The bi-lobed nature of the stigma is more evident in the image below.  The pollen remains in the protected areas within the loops of the two lobes.





A higher magnification shows clearly the very large number of pollen that cling to the inner surface of each lobe.





By adjusting the focus of the dark-ground condenser on the microscope, it is possible to increase the contrast in the final image.  The spikes on the surface in the more highly magnified right image seem to help in the attachment of the pollen.





As can be seen below, most of the surface area of the bloom is covered by these pollen covered stigmas.  Insects drinking the nectar, smear themselves with pollen grains and carry them to other flowers, insuring cross-fertilization.




 
When the entire head of the bloom has matured, all of the florets close up within the green bracts that lie beneath, and the bloom returns almost to the appearance it had as a bud.  The withered yellow florets are blown away by the wind, leaving the seeds connected by a stalk to tufts of hair.  In the images below, some of the bracts have been removed to show the structure beneath.  Notice the milky juice that exudes from the broken bracts.  This juice causes difficult to remove brown spots, when it comes in contact with human skin.




 
As time passes, this structure opens up into a gossamer ball, the whiteness of which is striking.




 
This ball is made up of myriads of plumed seeds or pappus, ready to be blown off when completely ripe, by the slightest breeze.




 
A closer view reveals that each seed is covered by tiny spikes.  These projections may help the seed to attach to the soil when it finally touches down from its aerial journey.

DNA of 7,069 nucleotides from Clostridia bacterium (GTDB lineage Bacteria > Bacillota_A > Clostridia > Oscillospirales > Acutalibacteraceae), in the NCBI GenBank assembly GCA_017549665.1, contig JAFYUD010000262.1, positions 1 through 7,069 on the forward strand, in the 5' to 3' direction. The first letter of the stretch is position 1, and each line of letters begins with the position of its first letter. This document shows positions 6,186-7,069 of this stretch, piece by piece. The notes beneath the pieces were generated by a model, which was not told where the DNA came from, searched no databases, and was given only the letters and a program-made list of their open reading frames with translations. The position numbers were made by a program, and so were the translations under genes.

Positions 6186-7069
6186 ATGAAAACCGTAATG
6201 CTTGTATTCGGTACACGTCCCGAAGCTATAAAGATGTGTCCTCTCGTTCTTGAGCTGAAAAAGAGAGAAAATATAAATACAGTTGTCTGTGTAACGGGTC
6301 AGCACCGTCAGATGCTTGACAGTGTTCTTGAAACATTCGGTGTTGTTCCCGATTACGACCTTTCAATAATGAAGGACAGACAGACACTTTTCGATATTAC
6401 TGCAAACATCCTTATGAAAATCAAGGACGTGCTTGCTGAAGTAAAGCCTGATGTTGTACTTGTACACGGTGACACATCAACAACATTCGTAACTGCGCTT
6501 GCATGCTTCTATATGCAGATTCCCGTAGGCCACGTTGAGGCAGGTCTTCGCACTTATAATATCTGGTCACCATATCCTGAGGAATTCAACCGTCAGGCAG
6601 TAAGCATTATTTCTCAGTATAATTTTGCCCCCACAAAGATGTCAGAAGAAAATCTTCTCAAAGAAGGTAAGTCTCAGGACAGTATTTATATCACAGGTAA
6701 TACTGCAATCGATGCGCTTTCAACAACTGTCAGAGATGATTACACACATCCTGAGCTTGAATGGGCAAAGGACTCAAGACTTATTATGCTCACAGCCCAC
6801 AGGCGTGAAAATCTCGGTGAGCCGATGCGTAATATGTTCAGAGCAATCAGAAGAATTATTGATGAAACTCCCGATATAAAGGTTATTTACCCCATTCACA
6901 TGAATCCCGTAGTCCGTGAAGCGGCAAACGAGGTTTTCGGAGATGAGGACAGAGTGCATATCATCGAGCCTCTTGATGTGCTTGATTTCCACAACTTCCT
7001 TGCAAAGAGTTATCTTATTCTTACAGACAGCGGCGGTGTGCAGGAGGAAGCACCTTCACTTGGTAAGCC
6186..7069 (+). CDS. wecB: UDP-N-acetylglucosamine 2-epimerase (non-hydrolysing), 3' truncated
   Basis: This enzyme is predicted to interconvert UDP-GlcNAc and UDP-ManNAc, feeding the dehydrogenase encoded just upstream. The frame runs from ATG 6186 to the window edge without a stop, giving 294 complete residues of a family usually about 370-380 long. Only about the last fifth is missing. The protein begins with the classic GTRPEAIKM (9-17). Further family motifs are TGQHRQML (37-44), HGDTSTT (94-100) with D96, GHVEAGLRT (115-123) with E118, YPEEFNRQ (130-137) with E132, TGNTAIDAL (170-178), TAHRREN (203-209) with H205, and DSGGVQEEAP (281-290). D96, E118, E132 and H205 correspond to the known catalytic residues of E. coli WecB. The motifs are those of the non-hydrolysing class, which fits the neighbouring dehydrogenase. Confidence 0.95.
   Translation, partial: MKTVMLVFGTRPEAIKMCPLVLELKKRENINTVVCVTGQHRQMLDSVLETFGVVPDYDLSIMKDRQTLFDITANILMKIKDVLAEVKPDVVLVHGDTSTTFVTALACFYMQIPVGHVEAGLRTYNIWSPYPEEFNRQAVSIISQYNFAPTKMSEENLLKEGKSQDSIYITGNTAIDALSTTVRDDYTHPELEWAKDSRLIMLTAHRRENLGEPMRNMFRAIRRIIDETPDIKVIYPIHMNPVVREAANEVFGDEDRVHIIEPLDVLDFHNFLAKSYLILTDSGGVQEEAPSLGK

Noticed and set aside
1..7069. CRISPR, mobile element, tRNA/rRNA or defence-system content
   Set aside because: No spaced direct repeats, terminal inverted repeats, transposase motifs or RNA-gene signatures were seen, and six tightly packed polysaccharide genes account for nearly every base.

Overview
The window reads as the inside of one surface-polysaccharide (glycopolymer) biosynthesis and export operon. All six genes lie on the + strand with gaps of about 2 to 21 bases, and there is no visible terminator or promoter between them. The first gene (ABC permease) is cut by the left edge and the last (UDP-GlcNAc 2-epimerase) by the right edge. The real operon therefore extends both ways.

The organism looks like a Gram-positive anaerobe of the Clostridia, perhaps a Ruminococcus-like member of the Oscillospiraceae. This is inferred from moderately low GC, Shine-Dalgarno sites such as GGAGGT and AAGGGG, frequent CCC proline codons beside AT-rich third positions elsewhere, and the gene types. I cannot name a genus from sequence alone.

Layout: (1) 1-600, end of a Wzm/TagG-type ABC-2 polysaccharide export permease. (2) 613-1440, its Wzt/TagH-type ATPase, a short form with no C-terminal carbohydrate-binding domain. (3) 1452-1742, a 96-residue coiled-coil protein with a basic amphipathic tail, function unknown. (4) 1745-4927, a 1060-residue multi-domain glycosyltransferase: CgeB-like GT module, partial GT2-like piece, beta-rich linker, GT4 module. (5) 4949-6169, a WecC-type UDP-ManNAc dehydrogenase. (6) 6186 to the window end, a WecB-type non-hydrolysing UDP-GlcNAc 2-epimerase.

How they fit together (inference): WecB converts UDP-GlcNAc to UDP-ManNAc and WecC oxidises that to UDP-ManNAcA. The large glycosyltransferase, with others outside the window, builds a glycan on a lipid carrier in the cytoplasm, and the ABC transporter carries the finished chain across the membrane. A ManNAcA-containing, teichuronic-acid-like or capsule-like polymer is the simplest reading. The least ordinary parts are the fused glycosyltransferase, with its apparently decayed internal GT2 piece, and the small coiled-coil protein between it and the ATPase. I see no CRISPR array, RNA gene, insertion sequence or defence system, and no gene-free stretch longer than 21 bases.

When all the seeds have been blown off by the wind, the disk to which the were attached remains bare, surrounded by the sheathing bracts.  In the middle ages the dandelion received the name 'Priest's Crown', when a priest's shorn head was a familiar object.





Although considered a botanical pest, the common dandelion is an amazingly complex and beautiful object.





 
Photographic Equipment

The low magnification photographs in the article were taken using a Nikon Coolpix 4500 with a combination of natural light and the Nikon Cool light SL-1.  Higher magnification images were taken with natural light using a Sony CyberShot DSC-F 717 equipped with a combination of achromatic close-up lenses (Nikon 5T, 6T and shorter focal length achromat) which screw into the 58 mm filter threads of the camera lens.  (These produce a magnification of from 0.5X to 9X for a 4x6 inch image.)  Still higher magnifications were obtained by using a macro coupler (which has two male threads) to attach a reversed 50 mm focal length f 1.4 Olympus SLR lens to the F 717.  (The magnification here is about 13X for a 4x6 inch image.) The photomicrographs were taken with a Leitz SM-Pol microscope (using a dark ground condenser), and the Coolpix 4500. 


A Flower Garden of Macroscopic Delights

A complete graphical index of all of my flower articles can be found here.


The Colourful World of Chemical Crystals

A complete graphical index of all of my crystal articles can be found here.

 All comments to the author Brian Johnston are welcomed.

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Published in the June 2010 edition of Micscape.